Can you see which tile is the odd one out in this design? Using the
basic tile, can you make a repeating pattern to decorate our wall?
This practical activity challenges you to create symmetrical
designs by cutting a square into strips.
Can you recreate this Indian screen pattern? Can you make up
similar patterns of your own?
Using a loop of string stretched around three of your fingers, what
different triangles can you make? Draw them and sort them into
Explore the triangles that can be made with seven sticks of the
Have you noticed that triangles are used in manmade structures?
Perhaps there is a good reason for this? 'Test a Triangle' and see
how rigid triangles are.
Watch this "Notes on a Triangle" film. Can you recreate parts of
the film using cut-out triangles?
Follow these instructions to make a five-pointed snowflake from a
square of paper.
It's hard to make a snowflake with six perfect lines of symmetry,
but it's fun to try!
We have a box of cubes, triangular prisms, cones, cuboids,
cylinders and tetrahedrons. Which of the buildings would fall down
if we tried to make them?
Try continuing these patterns made from triangles. Can you create
your own repeating pattern?
Can you make a rectangle with just 2 dominoes? What about 3, 4, 5,
In this activity focusing on capacity, you will need a collection of different jars and bottles.
Make a chair and table out of interlocking cubes, making sure that the chair fits under the table!
Can you make five differently sized squares from the tangram
You will need a long strip of paper for this task. Cut it into different lengths. How could you find out how long each piece is?
What shapes can you make by folding an A4 piece of paper?
A brief video looking at how you can sometimes use symmetry to
distinguish knots. Can you use this idea to investigate the
differences between the granny knot and the reef knot?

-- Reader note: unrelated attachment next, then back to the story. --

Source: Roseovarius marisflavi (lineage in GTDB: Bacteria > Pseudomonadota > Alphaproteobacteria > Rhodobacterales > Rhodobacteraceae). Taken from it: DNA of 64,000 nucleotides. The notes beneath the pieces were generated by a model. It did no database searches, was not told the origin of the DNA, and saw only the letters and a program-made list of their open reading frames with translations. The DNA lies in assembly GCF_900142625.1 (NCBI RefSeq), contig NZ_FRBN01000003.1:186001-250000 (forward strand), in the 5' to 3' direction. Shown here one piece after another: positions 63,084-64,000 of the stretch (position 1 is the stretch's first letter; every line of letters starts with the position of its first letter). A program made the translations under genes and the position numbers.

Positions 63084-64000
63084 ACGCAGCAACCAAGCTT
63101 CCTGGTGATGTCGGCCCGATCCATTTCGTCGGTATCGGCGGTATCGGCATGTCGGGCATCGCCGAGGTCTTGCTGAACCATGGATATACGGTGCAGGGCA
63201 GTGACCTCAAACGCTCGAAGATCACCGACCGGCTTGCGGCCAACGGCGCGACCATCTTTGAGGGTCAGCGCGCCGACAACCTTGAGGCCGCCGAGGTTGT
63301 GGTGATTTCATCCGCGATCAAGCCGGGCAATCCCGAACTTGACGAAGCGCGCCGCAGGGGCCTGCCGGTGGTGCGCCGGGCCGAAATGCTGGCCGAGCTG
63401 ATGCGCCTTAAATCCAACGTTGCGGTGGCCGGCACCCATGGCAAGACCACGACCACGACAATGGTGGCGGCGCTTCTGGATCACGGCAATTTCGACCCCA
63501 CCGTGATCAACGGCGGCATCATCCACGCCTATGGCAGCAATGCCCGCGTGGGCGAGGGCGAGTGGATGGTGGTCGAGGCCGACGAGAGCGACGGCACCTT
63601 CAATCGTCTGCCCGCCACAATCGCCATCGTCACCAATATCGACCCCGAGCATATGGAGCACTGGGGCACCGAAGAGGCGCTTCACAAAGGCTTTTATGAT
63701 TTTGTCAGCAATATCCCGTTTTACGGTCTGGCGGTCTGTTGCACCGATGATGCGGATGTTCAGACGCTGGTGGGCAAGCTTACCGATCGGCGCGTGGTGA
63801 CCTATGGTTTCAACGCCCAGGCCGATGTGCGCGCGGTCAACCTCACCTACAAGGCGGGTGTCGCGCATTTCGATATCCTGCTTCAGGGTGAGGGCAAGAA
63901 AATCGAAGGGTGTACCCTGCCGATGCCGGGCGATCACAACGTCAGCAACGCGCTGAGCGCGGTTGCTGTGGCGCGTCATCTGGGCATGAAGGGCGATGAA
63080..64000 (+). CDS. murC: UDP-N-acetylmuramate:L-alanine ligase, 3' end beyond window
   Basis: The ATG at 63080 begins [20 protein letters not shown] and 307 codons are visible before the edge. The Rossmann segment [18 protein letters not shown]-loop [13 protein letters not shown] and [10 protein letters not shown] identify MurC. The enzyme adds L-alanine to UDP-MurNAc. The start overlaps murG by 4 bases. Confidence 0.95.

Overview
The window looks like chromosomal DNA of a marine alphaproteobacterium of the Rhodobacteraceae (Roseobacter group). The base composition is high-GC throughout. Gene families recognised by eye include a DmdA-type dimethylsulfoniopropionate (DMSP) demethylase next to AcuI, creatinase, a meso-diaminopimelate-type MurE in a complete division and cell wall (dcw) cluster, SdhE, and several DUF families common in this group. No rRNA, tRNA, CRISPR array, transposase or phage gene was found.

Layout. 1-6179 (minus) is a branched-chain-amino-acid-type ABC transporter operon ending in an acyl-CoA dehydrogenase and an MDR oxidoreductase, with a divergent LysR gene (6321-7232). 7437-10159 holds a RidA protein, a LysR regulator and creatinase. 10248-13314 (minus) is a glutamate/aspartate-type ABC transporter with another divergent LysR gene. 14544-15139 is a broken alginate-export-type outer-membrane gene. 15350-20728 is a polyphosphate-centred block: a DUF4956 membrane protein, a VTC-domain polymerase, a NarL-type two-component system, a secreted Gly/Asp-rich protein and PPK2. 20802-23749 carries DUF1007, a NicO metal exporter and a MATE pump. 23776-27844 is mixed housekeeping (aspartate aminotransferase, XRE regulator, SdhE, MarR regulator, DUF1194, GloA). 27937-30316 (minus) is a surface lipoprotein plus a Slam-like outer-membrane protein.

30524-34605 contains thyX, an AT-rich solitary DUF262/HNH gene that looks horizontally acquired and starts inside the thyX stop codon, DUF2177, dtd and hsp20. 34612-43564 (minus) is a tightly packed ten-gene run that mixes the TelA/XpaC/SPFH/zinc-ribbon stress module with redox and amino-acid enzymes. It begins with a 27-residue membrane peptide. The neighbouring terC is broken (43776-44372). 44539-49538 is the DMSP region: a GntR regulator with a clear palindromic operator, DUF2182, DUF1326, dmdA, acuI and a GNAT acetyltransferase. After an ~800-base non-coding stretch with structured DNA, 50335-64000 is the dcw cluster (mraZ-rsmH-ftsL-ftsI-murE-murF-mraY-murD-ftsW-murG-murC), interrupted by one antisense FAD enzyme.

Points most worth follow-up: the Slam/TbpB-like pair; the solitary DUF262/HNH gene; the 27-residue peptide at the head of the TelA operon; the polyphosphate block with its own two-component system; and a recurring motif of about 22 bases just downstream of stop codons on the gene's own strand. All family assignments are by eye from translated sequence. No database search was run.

We can cut a small triangle off the corner of a square and then fit
the two pieces together. Can you work out how these shapes are made
from the two pieces?
You'll need a collection of cups for this activity.
For this activity which explores capacity, you will need to collect some bottles and jars.
Can you fit the tangram pieces into the outline of this junk?
Can you fit the tangram pieces into the outline of Wai Ping, Wah Ming and Chi Wing?
Looking at the picture of this Jomista Mat, can you decribe what
you see? Why not try and make one yourself?
Using different numbers of sticks, how many different triangles are
you able to make? Can you make any rules about the numbers of
sticks that make the most triangles?
Kaia is sure that her father has worn a particular tie twice a week
in at least five of the last ten weeks, but her father disagrees.
Who do you think is right?
Follow the diagrams to make this patchwork piece, based on an
octagon in a square.
If you'd like to know more about Primary Maths Masterclasses, this
is the package to read! Find out about current groups in your
region or how to set up your own.
What happens to the area of a square if you double the length of
the sides? Try the same thing with rectangles, diamonds and other
shapes. How do the four smaller ones fit into the larger one?
This practical problem challenges you to create shapes and patterns
with two different types of triangle. You could even try
Can you fit the tangram pieces into the outlines of these people?
Can you fit the tangram pieces into the outline of this shape. How would you describe it?
Can you fit the tangram pieces into the outlines of the chairs?
Can you fit the tangram pieces into the outlines of Mai Ling and Chi Wing?
Can you fit the tangram pieces into the outlines of the candle and sundial?
Can you fit the tangram pieces into the outlines of the workmen?
Can you fit the tangram pieces into the outlines of the lobster, yacht and cyclist?
Can you fit the tangram pieces into the outline of the child walking home from school?
Can you fit the tangram pieces into the outline of Little Ming playing the board game?
Can you fit the tangram pieces into the outline of this telephone?
Can you fit the tangram pieces into the outline of Little Fung at the table?
Can you fit the tangram pieces into the outline of this brazier for roasting chestnuts?
Can you fit the tangram pieces into the outlines of these clocks?
This problem focuses on Dienes' Logiblocs. What is the same and
what is different about these pairs of shapes? Can you describe the
shapes in the picture?
Where can you put the mirror across the square so that you can still "see" the whole square? How many different positions are possible?
This is a simple paper-folding activity that gives an intriguing result which you can then investigate further.
What is the largest number of circles we can fit into the frame
without them overlapping? How do you know? What will happen if you
try the other shapes?
Make new patterns from simple turning instructions. You can have a
go using pencil and paper or with a floor robot.
How can you make a curve from straight strips of paper?
Can you lay out the pictures of the drinks in the way described by
the clue cards?